Wikimedia Commons/ Public Domain

Self-Portrait with Two Circles

Rembrandt, ca. 1665
English Heritage, Kenwood, London

Rembrandt’s late Self-Portrait with Two Circles surpasses almost all of his approximately 80 self-portraits, in its compositional clarity and condensed stylistic idiom, as well as in its technically complex and masterful rendering. With a penetrating gaze and an expression of supreme self-confidence, the artist presents himself with his painting utensils, which he holds in the manner of an attribute, in his left hand. He depicts himself standing boldly in front of a white wall, on which the enigmatic segments of two circles can be seen. They provide a stabilizing counterbalance for the figure of the artist, whose location is only fleetingly hinted at, within the pictorial composition. With great virtuosity, Rembrandt portrays himself as an imposing figure dressed in traditional clothing. Ever aware of the effect his image will have on the viewer, he employs the dynamic manner of painting typical of his later period.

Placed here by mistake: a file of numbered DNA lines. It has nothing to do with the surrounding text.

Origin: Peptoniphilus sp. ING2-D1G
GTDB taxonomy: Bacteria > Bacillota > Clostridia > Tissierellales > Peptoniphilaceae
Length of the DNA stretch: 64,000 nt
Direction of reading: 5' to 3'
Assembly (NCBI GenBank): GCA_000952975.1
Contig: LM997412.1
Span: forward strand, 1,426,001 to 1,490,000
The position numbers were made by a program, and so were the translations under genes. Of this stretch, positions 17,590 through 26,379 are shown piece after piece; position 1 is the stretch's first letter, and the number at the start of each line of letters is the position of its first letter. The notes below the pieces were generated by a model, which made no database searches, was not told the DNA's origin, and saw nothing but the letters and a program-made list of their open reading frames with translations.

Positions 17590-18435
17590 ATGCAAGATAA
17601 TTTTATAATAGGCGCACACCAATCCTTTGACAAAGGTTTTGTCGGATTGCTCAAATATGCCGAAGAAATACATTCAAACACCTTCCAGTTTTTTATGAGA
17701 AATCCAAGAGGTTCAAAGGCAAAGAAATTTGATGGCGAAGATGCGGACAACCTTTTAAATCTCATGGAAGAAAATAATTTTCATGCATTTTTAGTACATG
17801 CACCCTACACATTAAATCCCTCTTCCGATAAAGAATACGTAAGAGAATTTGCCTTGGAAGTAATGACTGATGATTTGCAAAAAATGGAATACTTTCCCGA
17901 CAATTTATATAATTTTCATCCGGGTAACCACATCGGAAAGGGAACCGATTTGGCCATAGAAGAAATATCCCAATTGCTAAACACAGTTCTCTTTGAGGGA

Through the medium of painting itself, Rembrandt convincingly projects his own image as the unrivaled, brilliant artist he indeed was. Thus, the circles behind him – an allusion to Vasari’s account about the young Giotto – can be read as a testament to his supreme artistic skill.

Uta Neidhardt, Curator of Dutch and Flemish Painting, Gemäldegalerie Alte Meister, Staatliche Kunstsammlungen, Dresden

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